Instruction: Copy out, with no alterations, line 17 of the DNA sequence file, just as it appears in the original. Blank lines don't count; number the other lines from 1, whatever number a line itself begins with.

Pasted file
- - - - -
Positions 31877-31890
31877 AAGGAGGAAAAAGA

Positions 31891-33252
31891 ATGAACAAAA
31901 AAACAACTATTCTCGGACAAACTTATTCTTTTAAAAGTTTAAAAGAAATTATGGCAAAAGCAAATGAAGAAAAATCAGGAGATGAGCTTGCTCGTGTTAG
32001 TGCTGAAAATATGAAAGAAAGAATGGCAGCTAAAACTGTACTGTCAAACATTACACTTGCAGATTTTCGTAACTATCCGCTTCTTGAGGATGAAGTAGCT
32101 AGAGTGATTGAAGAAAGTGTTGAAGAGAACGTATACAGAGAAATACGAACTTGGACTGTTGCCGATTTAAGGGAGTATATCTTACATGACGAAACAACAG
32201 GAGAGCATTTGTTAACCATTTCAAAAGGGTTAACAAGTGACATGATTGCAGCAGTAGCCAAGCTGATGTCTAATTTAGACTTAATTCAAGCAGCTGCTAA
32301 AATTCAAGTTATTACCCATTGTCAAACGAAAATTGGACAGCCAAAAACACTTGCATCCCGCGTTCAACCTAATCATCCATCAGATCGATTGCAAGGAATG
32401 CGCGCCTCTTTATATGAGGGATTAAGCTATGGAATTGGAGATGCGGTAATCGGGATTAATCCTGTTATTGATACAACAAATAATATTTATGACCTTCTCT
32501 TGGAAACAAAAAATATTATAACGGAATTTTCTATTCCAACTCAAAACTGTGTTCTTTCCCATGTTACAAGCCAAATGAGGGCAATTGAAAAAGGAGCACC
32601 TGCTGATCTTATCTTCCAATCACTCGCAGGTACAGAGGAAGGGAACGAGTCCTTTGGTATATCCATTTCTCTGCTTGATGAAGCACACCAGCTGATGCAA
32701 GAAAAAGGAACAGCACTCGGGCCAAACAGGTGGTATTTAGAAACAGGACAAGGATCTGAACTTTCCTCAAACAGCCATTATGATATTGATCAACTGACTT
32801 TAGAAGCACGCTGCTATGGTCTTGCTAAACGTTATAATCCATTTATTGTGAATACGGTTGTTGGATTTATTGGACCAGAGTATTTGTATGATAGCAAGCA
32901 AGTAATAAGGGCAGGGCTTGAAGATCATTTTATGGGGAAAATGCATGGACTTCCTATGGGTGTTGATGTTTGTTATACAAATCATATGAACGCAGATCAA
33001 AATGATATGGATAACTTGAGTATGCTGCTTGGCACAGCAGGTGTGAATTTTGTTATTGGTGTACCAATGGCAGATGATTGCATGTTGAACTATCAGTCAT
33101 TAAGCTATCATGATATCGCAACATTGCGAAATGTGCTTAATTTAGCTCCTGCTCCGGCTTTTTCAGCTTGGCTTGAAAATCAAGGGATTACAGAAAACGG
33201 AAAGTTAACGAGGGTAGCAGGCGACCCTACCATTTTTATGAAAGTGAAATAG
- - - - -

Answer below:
33101 TAAGCTATCATGATATCGCAACATTGCGAAATGTGCTTAATTTAGCTCCTGCTCCGGCTTTTTCAGCTTGGCTTGAAAATCAAGGGATTACAGAAAACGG